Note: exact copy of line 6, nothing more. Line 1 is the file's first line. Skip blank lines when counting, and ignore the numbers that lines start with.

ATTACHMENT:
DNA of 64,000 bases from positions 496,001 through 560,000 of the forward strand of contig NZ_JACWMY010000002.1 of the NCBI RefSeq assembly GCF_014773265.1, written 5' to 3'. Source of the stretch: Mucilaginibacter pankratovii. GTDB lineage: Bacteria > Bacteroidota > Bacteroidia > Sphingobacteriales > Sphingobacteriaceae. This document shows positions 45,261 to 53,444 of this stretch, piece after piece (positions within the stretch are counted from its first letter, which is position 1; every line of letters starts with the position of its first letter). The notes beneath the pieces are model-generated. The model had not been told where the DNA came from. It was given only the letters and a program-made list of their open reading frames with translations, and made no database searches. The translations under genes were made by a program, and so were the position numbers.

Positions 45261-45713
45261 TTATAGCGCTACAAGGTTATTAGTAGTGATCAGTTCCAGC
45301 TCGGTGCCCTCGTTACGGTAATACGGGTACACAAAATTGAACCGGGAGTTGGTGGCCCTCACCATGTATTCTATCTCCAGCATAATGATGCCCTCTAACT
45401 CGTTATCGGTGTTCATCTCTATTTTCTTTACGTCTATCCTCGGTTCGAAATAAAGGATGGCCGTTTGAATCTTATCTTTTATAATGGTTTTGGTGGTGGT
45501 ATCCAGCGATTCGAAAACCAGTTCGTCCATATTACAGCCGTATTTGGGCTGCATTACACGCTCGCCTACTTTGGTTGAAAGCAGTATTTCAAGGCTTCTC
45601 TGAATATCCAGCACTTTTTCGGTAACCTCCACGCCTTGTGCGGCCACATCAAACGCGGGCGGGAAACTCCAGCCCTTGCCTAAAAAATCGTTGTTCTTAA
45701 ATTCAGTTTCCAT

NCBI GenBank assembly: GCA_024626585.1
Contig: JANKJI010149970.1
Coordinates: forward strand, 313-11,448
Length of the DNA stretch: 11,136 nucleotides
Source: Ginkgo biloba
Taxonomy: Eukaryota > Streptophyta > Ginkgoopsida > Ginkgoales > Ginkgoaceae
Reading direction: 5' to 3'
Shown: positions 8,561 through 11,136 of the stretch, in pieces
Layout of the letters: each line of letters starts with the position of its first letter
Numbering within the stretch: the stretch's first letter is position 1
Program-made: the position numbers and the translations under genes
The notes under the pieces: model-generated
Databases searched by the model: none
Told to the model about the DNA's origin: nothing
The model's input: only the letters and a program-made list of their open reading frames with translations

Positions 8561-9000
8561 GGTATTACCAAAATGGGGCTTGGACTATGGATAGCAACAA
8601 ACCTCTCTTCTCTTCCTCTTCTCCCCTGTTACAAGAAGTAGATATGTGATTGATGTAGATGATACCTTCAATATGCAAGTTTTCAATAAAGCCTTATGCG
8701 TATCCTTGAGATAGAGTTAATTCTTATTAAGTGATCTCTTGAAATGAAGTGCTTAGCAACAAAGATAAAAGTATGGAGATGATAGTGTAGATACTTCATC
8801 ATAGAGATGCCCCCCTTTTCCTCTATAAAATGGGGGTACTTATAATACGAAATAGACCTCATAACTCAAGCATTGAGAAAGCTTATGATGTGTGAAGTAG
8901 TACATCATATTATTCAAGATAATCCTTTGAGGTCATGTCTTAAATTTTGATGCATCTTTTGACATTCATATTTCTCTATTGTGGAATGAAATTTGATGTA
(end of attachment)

45501 ATCCAGCGATTCGAAAACCAGTTCGTCCATATTACAGCCGTATTTGGGCTGCATTACACGCTCGCCTACTTTGGTTGAAAGCAGTATTTCAAGGCTTCTC